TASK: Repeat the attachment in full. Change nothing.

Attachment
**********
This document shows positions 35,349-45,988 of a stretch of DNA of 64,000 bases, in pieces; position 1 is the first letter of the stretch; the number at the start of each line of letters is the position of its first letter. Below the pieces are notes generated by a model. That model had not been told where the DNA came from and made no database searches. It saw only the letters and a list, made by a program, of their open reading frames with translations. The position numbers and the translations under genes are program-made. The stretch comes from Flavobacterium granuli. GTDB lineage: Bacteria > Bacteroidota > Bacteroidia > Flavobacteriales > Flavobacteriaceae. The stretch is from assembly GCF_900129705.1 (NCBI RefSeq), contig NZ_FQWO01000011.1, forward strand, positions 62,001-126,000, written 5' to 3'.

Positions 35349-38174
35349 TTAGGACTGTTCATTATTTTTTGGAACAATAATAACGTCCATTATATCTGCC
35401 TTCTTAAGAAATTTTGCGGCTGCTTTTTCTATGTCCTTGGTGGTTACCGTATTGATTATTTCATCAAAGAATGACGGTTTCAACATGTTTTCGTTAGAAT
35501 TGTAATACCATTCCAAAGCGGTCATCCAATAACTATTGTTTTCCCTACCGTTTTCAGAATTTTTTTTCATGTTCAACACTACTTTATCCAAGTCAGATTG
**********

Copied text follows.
This document shows positions 35,349-45,988 of a stretch of DNA of 64,000 bases, in pieces; position 1 is the first letter of the stretch; the number at the start of each line of letters is the position of its first letter. Below the pieces are notes generated by a model. That model had not been told where the DNA came from and made no database searches. It saw only the letters and a list, made by a program, of their open reading frames with translations. The position numbers and the translations under genes are program-made. The stretch comes from Flavobacterium granuli. GTDB lineage: Bacteria > Bacteroidota > Bacteroidia > Flavobacteriales > Flavobacteriaceae. The stretch is from assembly GCF_900129705.1 (NCBI RefSeq), contig NZ_FQWO01000011.1, forward strand, positions 62,001-126,000, written 5' to 3'.

Positions 35349-38174
35349 TTAGGACTGTTCATTATTTTTTGGAACAATAATAACGTCCATTATATCTGCC
35401 TTCTTAAGAAATTTTGCGGCTGCTTTTTCTATGTCCTTGGTGGTTACCGTATTGATTATTTCATCAAAGAATGACGGTTTCAACATGTTTTCGTTAGAAT
35501 TGTAATACCATTCCAAAGCGGTCATCCAATAACTATTGTTTTCCCTACCGTTTTCAGAATTTTTTTTCATGTTCAACACTACTTTATCCAAGTCAGATTG